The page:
Archive for category Computing History

The Night All the Disk Drives Crashed

This is a story a from very early in “a friends” career, concerning an over-zealous computer operator, failed disk drives, mainframe computing, conspiracy and a long-held secret.

In the early days of computing, computers were rooms full of huge racks, and disk drives were the size of washing machines. The disk packs themselves were stacks of aluminum platters that looked like wedding cakes in their smoked plastic covers and they weighed upwards of 20 lbs.

“Strings” of around 8 drives would be connected to a disk controller cabinet. A mainframe could have one or more controller cabinets. Each of these washing machines held a whopping 176 MBytes. Yes, that’s 100 3.5″ floppys (remember those?), or 1/1000th the storage of that SD card that you just threw away because it is too small to be useful.

Yeah, stone knives and bearskins, indeed.

A typical mainframe installation would have rows and rows of washing machines and dedicated people called “operators” who would mount tapes, switch disk packs and run batch jobs according to run books. Run books were essentially programs followed by humans in order to make things happen.

“A Friend” was a student intern in the IT department at a factory that made computer terminals for a large mainframe company. There were two PDP-10 mainframes, the “small” (TEST) system used for testing factory software things, and the “big” one that ran the mystical, mysterious and oh-so-important PRODUCTION. The TEST machine had one controller with six RP06 drives and the big PRODUCTION machine had three rows of eight RP06 drives, each row with its own controller. This becomes important later. They looked a lot like this, actually.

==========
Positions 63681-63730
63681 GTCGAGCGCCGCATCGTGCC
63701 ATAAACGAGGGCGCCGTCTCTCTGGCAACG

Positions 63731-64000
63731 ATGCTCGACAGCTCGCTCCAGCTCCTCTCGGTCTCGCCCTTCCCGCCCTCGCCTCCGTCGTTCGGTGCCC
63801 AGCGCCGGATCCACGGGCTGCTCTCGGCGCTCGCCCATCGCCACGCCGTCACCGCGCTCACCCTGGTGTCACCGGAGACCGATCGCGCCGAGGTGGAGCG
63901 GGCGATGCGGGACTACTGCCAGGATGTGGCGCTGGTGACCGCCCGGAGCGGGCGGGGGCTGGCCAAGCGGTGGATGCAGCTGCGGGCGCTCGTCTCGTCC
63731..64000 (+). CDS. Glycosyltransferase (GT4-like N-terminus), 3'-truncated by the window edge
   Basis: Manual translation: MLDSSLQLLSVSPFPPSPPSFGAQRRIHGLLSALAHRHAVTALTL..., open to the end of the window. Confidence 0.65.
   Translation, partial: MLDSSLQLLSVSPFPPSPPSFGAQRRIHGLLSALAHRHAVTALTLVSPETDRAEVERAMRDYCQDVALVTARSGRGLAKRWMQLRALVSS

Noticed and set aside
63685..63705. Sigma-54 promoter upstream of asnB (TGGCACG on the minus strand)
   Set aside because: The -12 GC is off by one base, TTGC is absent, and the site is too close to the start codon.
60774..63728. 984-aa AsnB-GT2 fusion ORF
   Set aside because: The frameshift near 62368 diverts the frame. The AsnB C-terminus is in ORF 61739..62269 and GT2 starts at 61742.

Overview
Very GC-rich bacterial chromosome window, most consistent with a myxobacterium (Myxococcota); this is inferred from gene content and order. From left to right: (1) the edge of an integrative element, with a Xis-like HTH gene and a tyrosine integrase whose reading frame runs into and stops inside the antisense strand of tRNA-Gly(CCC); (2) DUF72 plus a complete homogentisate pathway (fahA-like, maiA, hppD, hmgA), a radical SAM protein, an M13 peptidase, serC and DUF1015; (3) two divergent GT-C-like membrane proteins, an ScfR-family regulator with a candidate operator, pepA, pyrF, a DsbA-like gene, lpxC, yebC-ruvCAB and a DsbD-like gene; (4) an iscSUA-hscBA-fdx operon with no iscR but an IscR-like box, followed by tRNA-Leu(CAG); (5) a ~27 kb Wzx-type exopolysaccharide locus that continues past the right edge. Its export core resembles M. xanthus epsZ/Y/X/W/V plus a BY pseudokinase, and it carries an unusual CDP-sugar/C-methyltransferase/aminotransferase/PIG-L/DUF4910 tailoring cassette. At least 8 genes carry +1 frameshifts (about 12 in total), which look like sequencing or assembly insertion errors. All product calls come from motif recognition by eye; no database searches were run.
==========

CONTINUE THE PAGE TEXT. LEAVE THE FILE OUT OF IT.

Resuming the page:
If the PRODUCTION machine wasn’t running, the entire factory stopped, leaving almost 2000 workers twiddling their thumbs at a hefty hourly rate. This was considered a Bad Thing and Never to Be Allowed Upon Pain of Pain.

It was common for different batch jobs to have different disk packs mounted. When you ran payroll, you put in the disk packs with the payroll data. When you ran the factory automation system a different set of packs, and when doing parts inventory true-up a third set, etc. Backups were done to rows and rows of tape drives, but that’s a topic for another story.

At night, on the 3rd shift, after the production jobs had all completed and the backups to tape were all done, there wasn’t a lot for the operators to do. On these slack evenings it was common, permitted and expected that the operators would put in the “GAMES” disk pack and play ADVENT, CHESS, or whatever mainframe game was on the most recent DECUS tape.